Commissioners heard public comment and addressed agenda items, plus hearing county reports and giving their own reports.
By Mary Alice Murphy
In the May regular Grant County Commission meeting held on May 21, 2020, the first part of the meeting was not presented on YouTube at the beginning due to a mandatory Windows update on the computer presenting the meeting. The meeting was recorded and viewable on the Grant County website later.
[Editor's note: Due to the author not being in attendance at the meeting, some of the names mentioned were not clear, so only some names will be used accurately. If spelling is incorrect, please notify the Beat and the names will be corrected.]
Several people gave public input, all relating to the upcoming renewal of the Wildlife Services contract. Retired professor Janet Wallet-Ortiz, wildlife photographer John Buckholz, Glenn Griffin, Randy Kulick and retired librarian Margaret Hadderman all requested that the contract, if renewed, require that non-lethal methods be used to control predators and more detail was requested in the quarterly reports. Commenters noted that the M44s, which release cyanide, are especially detrimental as the animals killed are often fed upon by other animals and birds, which then die from the poison. The same talking points popped up in different written comments, including using guard dogs, llamas and donkeys; foxlights; solar lights; and flagging to deter predators. One mentioned that New Mexico has banned coyote killing contests, but unwittingly still supports the killing of coyotes with the Wildlife Services contracts. She also asked if studies had been done and suggested relocating problem animals rather than killing them.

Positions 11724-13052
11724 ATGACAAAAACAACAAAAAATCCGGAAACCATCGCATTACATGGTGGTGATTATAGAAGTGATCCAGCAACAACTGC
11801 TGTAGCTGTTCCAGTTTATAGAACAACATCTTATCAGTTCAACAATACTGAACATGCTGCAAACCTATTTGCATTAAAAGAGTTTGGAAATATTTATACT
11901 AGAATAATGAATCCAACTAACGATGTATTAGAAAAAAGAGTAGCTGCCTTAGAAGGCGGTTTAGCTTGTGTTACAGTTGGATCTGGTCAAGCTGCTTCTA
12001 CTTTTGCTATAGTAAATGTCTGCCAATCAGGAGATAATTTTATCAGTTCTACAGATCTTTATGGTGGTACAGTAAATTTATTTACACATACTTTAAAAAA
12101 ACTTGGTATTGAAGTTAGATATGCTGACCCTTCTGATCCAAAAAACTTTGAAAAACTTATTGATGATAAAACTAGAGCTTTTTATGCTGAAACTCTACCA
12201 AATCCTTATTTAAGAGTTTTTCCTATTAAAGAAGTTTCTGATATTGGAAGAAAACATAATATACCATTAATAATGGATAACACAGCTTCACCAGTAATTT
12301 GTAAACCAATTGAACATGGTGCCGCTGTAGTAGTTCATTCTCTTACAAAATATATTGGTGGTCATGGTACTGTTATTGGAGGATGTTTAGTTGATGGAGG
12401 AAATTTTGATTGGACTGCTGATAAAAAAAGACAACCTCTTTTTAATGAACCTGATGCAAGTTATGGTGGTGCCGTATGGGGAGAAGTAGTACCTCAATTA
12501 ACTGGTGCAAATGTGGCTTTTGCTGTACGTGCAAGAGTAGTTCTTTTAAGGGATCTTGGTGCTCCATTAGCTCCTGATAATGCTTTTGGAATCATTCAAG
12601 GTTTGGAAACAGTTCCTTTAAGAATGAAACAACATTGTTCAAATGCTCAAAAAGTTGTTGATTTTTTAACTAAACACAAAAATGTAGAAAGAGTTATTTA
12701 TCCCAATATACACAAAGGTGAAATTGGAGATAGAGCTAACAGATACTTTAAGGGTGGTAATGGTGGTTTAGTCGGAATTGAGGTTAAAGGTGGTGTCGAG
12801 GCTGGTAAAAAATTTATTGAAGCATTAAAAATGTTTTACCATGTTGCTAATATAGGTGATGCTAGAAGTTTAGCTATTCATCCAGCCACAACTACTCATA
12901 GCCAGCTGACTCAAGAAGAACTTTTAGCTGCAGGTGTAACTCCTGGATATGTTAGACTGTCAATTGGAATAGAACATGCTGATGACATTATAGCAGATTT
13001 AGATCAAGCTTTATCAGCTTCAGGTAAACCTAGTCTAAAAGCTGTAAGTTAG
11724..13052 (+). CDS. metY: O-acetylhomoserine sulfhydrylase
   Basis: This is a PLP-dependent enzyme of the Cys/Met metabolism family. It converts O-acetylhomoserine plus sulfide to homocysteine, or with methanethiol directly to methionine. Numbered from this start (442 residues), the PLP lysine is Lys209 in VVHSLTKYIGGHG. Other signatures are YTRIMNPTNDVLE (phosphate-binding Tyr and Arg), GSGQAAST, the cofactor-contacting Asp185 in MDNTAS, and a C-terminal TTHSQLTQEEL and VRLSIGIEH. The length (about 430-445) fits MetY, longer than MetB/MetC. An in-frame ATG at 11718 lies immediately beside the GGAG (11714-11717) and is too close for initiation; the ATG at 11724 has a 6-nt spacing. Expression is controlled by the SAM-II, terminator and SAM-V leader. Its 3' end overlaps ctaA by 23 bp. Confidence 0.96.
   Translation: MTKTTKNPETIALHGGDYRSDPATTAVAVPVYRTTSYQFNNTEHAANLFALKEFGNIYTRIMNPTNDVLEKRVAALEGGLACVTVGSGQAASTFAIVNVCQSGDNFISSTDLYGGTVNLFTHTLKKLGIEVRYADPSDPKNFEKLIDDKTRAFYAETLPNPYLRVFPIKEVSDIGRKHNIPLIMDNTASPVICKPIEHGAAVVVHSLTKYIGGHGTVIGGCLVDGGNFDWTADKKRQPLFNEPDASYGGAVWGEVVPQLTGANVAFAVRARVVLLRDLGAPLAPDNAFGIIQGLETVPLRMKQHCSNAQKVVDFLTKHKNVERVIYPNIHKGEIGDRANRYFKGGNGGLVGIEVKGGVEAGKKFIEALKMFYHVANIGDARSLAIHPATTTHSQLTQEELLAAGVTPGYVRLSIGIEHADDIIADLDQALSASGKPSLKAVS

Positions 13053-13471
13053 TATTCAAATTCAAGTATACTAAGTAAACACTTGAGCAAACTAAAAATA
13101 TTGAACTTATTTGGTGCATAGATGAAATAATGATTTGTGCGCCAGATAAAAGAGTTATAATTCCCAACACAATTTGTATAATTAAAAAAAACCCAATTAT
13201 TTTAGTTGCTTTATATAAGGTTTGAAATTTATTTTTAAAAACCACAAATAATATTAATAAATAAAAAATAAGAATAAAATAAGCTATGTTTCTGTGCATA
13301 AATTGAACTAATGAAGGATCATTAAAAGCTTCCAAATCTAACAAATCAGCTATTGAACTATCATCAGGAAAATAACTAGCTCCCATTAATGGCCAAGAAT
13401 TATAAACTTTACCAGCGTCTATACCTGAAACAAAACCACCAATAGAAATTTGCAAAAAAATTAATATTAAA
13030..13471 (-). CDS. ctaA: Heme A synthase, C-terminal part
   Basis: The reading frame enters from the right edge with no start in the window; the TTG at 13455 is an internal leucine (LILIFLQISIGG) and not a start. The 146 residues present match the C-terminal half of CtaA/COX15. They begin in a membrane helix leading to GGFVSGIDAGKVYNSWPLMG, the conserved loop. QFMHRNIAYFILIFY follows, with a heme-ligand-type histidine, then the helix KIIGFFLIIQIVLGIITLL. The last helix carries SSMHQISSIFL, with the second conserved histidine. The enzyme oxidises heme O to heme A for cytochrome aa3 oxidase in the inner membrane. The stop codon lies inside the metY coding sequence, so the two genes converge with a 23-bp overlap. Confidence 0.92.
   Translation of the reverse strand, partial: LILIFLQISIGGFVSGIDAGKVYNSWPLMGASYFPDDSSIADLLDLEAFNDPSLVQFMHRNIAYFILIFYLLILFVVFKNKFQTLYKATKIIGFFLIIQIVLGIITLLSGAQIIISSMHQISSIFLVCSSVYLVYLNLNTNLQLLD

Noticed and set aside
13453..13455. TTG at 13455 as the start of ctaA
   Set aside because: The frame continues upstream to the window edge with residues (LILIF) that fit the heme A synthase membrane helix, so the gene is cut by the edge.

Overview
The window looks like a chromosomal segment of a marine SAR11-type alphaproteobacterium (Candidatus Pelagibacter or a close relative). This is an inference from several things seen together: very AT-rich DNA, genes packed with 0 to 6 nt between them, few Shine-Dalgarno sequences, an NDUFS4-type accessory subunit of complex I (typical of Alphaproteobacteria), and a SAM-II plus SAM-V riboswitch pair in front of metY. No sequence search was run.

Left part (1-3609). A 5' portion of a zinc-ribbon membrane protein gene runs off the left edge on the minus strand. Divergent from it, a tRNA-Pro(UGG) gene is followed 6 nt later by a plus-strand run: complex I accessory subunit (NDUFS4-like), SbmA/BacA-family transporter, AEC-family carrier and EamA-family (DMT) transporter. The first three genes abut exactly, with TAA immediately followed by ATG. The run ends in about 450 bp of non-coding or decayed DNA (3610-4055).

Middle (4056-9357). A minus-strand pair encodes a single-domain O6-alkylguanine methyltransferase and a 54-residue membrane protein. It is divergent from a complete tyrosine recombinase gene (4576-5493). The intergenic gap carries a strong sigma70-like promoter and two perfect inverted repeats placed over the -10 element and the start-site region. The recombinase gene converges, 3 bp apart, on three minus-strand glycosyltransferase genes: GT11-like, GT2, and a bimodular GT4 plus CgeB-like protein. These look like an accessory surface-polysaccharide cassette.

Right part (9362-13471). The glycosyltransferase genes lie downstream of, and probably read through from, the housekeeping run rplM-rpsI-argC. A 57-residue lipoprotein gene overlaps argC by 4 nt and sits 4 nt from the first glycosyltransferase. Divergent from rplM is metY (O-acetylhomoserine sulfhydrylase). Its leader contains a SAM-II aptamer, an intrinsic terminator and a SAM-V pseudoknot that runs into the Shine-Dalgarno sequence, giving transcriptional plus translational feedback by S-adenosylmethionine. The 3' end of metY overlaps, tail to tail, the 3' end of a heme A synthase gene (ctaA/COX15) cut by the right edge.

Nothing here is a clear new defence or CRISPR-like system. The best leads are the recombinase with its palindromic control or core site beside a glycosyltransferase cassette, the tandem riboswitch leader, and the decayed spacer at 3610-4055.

The financial report, given in more detail at https://www.grantcountybeat.com/news/news-articles/58003-grant-county-commission-met-in-work-session-051920, was approved by commissioners.
After discussion on the Community Wildfire Protection Plan at the above linked work session, commissioners approved the plan at the regular meeting.
Asset deletions and transfers were also approved.
An agreement between Santa Fe County and Grant County was approved to house adult inmates if one or the other detention facility runs out of space.
A construction agreement with Classic Industries Inc. to provide improvements at the Gila Senior Center was approved, with District 5 Commissioner Harry Browne abstaining for an undisclosed reason.